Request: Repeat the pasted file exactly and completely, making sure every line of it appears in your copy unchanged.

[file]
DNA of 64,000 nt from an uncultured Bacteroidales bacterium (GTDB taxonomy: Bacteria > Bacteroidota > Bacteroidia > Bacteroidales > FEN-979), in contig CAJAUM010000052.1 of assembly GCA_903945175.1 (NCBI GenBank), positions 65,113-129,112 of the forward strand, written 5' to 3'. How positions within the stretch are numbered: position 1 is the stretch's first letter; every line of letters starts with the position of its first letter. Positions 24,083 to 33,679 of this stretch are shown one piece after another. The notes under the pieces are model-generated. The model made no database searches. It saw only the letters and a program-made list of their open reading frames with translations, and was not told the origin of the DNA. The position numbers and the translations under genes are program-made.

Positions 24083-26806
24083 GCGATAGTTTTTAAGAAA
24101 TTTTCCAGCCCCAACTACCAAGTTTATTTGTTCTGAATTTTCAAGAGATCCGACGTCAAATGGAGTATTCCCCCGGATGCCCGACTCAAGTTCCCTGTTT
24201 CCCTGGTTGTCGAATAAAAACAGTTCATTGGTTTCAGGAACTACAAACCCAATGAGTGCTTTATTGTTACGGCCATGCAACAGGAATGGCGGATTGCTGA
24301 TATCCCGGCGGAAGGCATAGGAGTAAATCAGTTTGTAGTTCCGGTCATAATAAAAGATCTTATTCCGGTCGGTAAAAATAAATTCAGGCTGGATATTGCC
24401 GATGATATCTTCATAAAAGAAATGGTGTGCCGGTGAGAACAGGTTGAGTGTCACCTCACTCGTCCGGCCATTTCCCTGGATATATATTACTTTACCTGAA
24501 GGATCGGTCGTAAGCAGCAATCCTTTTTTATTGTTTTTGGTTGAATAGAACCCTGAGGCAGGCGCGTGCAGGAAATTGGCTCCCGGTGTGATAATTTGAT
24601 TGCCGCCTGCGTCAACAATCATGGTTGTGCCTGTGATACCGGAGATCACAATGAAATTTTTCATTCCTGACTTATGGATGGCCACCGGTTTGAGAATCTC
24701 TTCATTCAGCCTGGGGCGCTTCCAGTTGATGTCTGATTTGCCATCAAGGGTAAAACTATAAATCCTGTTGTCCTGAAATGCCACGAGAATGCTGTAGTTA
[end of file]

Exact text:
DNA of 64,000 nt from an uncultured Bacteroidales bacterium (GTDB taxonomy: Bacteria > Bacteroidota > Bacteroidia > Bacteroidales > FEN-979), in contig CAJAUM010000052.1 of assembly GCA_903945175.1 (NCBI GenBank), positions 65,113-129,112 of the forward strand, written 5' to 3'. How positions within the stretch are numbered: position 1 is the stretch's first letter; every line of letters starts with the position of its first letter. Positions 24,083 to 33,679 of this stretch are shown one piece after another. The notes under the pieces are model-generated. The model made no database searches. It saw only the letters and a program-made list of their open reading frames with translations, and was not told the origin of the DNA. The position numbers and the translations under genes are program-made.

Positions 24083-26806
24083 GCGATAGTTTTTAAGAAA
24101 TTTTCCAGCCCCAACTACCAAGTTTATTTGTTCTGAATTTTCAAGAGATCCGACGTCAAATGGAGTATTCCCCCGGATGCCCGACTCAAGTTCCCTGTTT
24201 CCCTGGTTGTCGAATAAAAACAGTTCATTGGTTTCAGGAACTACAAACCCAATGAGTGCTTTATTGTTACGGCCATGCAACAGGAATGGCGGATTGCTGA
24301 TATCCCGGCGGAAGGCATAGGAGTAAATCAGTTTGTAGTTCCGGTCATAATAAAAGATCTTATTCCGGTCGGTAAAAATAAATTCAGGCTGGATATTGCC
24401 GATGATATCTTCATAAAAGAAATGGTGTGCCGGTGAGAACAGGTTGAGTGTCACCTCACTCGTCCGGCCATTTCCCTGGATATATATTACTTTACCTGAA
24501 GGATCGGTCGTAAGCAGCAATCCTTTTTTATTGTTTTTGGTTGAATAGAACCCTGAGGCAGGCGCGTGCAGGAAATTGGCTCCCGGTGTGATAATTTGAT
24601 TGCCGCCTGCGTCAACAATCATGGTTGTGCCTGTGATACCGGAGATCACAATGAAATTTTTCATTCCTGACTTATGGATGGCCACCGGTTTGAGAATCTC
24701 TTCATTCAGCCTGGGGCGCTTCCAGTTGATGTCTGATTTGCCATCAAGGGTAAAACTATAAATCCTGTTGTCCTGAAATGCCACGAGAATGCTGTAGTTA